And in the yard outside,/ oblivious hens picked their way about.
With stanza two the scene switches to the farmyard outside. Lochhead contrasts the monster in the dark that she can now see with a vulnerable world which is ignorant of the proximity of evil. The
oblivious hens are small, female animals. They are unaware of the bull and what it stands for, as the child was until this moment). They can be seen as innocent, possibly even a bit stupid.
The faint and rather festive tinkling
There is an idea that there is a distance between the hens and the threat of the bull. Once Lochhead uses sensory imagery to denote the presence of the bull. This time it is its sound that can only be heard faintly. This links back to the friendly name “Bob”. The “festive tinkling” also sounds pleasant and fun.
The sound of its chain is described as
festive which shows how unknowing the animals outside are about the monster in their midst. This also introduces religious symbolism. The “festive tinkling” could suggest altar bells used in a religious ceremony. "Festive" is associated with Christmas and the celebration of the birth of Christ.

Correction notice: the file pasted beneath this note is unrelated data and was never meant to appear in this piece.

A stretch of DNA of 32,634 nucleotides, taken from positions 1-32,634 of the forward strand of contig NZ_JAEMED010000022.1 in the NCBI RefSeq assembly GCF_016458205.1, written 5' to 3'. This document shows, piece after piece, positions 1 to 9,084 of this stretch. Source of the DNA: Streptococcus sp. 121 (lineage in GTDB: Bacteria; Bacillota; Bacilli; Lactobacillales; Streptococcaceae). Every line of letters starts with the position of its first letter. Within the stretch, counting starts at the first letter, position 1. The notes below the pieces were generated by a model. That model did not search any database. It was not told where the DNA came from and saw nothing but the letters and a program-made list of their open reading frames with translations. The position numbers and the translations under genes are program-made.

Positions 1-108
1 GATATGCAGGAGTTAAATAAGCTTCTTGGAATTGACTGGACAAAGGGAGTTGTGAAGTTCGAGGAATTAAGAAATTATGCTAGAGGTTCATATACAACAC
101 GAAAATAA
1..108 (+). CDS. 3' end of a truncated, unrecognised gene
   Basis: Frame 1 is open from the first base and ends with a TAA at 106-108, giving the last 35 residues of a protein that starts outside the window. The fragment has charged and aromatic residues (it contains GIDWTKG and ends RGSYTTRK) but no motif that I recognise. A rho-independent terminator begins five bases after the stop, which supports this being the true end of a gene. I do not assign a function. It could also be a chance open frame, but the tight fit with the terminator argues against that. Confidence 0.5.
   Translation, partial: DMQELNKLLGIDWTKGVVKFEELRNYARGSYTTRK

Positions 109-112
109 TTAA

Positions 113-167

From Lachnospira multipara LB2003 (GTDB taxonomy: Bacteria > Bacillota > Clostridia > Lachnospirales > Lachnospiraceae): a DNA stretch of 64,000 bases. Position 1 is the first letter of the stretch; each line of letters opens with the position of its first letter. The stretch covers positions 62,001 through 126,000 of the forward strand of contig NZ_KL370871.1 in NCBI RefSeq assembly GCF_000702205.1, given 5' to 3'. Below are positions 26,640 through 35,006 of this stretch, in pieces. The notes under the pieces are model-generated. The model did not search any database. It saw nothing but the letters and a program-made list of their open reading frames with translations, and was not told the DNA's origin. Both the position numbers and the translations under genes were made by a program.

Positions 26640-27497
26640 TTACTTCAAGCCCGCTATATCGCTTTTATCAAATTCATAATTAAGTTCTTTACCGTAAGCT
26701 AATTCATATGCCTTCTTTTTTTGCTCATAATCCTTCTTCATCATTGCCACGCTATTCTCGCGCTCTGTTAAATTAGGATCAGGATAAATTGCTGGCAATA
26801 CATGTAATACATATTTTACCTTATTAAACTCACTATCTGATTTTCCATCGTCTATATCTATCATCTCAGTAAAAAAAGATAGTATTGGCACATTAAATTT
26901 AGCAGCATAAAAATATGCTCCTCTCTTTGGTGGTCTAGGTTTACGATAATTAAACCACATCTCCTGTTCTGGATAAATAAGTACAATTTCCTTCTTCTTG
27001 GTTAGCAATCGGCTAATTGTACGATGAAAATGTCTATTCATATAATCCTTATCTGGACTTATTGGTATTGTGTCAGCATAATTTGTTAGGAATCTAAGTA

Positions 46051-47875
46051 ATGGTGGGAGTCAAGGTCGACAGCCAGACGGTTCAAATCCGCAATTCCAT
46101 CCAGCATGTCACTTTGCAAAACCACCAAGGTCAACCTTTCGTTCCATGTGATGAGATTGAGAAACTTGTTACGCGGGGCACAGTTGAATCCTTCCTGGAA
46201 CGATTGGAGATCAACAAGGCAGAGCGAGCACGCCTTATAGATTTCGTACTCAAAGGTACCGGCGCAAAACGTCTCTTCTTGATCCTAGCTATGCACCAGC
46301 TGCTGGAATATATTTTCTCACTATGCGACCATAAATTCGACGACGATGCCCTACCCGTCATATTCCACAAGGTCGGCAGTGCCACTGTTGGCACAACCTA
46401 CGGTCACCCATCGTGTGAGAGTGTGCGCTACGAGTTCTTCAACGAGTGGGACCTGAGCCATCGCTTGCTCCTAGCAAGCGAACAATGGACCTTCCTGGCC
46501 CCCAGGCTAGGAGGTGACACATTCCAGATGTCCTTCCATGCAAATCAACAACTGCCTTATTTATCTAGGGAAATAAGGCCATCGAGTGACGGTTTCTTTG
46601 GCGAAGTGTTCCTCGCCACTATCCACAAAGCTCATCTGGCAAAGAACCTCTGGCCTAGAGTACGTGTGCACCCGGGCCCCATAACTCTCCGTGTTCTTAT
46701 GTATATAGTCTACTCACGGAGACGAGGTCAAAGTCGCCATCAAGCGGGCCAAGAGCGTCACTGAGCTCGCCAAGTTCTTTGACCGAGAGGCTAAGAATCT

Behind the mellow stone refers to the resurrection when Christ rose from the tomb where he was lain out after death. The “hasp” suggests something small and weak – there is little to prevent the bull from escaping.
Black Mass has a double meaning, referring both to the undefined shape of the bull in the dim light of the stall and a ceremony at which the devil is worshipped. This is made clear by the use of capitals.
I have always half-known he existed -/ this antidote and Anti-Christ
Lochhead suggest that this revelation has not come from nowhere. It is something that she was already, in some way aware of. The girl identifies this
monster with all her youthful ideas of evil. For her, this animal is the physical incarnation of the devil. She repeats the prefix "anti" meaning opposite. Lochhead moves from the idea of Christ and Christmas to its opposite – the “anti-Christ”. This "monster" is opposite to all the good and ordered things in life.
threatened the eggs, well rounded, self-contained - / and the placidity of milk
Lochhead returns to the eggs and milk. They are used as symbols of order and calm and contrasted with the disorder of evil represented by the bull –
The eggs link to the “oblivious hens” and we get a sense of a link between the organised and calm and the female.